Pay the Company First
Keith Williams took over leadership of Underwriters Laboratories in Northbrook, Illinois in 2005 at a time the company was not doing well and significant changes needed to be made. The company was carrying a high amount of debt and it was losing market share to competitors. In addition, the organization had become “siloed” and different divisions were literally undercutting each other. Williams made a number of moves to “right the ship.” What caught my eye in a recent article in Chief Executive Magazine (describing the transformation the new CEO took the company through) was the steps he initiated to “realign” compensation–and the impact those changes had on subsequent company performance. Quoting from the article, here’s what took place:
“Williams also changed the compensation program to align everyone behind the company’s success. ‘I call it ‘pay the company first,’ he says. ’Basically, up to the company’s operating profit target, all of the profits go to the company; and only after that target is met, do we start funding the incentive pool.’ For example, if UL’s target is $80 million, 100 percent of the first $80 million in profits goes to the company, the next $20 million to the incentive pool, and from there on, funds are split 50/50 between the company and the incentive pool. ’A lot of companies think, ‘I’ve got $1 million left in my budget, I should spend it,’ says Williams. ‘What we’re saying is ‘If you really need to spend that $1 million on our future, please do, but if you don’t spend it, half will go into the incentive pool.”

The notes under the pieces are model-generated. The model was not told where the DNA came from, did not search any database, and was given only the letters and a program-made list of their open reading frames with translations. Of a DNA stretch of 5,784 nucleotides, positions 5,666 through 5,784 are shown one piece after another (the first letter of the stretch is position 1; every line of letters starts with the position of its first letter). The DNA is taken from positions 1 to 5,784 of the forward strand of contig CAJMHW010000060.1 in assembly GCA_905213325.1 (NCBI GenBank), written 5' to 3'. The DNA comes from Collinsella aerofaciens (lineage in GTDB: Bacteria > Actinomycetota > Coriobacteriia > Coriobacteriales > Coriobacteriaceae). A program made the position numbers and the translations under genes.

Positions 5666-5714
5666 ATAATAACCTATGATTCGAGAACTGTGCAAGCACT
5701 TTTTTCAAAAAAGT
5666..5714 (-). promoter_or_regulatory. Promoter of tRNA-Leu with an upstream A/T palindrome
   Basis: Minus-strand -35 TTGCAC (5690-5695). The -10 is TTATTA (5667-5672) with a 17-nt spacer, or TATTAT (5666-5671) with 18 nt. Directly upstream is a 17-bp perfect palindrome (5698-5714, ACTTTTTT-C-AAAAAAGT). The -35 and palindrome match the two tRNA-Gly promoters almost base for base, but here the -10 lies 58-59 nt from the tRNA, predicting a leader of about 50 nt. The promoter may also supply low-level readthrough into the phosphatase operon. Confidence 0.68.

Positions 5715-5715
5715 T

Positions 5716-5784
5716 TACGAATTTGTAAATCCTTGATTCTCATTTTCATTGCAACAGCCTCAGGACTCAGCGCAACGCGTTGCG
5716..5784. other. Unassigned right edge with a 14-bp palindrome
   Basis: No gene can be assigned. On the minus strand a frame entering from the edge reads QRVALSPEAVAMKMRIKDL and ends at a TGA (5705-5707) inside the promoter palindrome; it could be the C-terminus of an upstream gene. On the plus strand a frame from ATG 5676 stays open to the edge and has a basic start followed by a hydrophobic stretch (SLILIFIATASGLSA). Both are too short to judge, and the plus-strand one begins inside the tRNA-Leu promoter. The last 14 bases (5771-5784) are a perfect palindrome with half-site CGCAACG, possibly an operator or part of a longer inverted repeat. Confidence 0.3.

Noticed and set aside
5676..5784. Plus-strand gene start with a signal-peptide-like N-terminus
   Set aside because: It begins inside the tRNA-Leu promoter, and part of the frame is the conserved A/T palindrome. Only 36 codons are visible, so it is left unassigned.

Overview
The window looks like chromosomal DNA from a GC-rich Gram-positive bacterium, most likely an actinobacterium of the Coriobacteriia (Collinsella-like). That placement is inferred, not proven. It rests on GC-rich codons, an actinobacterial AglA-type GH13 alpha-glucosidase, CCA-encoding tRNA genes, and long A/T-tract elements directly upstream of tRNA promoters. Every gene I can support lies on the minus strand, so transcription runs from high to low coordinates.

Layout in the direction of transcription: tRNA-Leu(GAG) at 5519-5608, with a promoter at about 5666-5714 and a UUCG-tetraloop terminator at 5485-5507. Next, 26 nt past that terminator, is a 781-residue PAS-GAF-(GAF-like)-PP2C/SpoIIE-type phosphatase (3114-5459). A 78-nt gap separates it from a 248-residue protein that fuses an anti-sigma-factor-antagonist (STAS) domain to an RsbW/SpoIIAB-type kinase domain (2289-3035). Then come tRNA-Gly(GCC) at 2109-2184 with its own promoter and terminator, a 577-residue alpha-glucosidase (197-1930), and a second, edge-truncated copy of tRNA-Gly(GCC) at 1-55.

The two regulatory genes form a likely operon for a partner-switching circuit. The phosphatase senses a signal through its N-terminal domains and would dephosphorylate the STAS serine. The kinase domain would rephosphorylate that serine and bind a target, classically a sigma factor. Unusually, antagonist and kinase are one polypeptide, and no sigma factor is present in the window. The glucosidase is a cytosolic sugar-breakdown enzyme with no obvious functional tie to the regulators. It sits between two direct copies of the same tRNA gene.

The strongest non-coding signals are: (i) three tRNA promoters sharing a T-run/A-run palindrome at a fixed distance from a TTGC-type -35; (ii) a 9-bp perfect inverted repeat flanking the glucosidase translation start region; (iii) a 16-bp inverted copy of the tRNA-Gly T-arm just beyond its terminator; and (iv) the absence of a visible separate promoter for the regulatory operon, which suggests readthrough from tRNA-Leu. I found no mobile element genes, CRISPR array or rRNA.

There are so many things right with this approach that it’s important to break them down. Let’s consider what was accomplished by the approach Williams took to compensation:
- Shareholder interests were protected
- The “silo” approach was dismantled (division had to support each other to maximize incentives)
- The workforce was taught where value sharing comes from–it comes from economic value added
- Everyone was clear on what the profit target was ($80 million), which means they had to understand when and how the company was profitable
There’s more, but that’s a pretty good list. And the result? UL had one hiccup in 2006 when it missed its earnings projections but hasn’t missed one since. Revenues were at $1.25 billion in 2011.
As I’ve often asserted, compensation is certainly not the only issue that impacts growth and performance in a company. And I’m not suggesting that is the case here either (nor is Williams). The point is that without this realignment of compensation, the way people were being paid would have been at odds with the strategic changes the new CEO was trying to initiate. How people were rewarded needed to be aligned with the overall plan to set the company on a different path.
Three cheers for a CEO that gets it.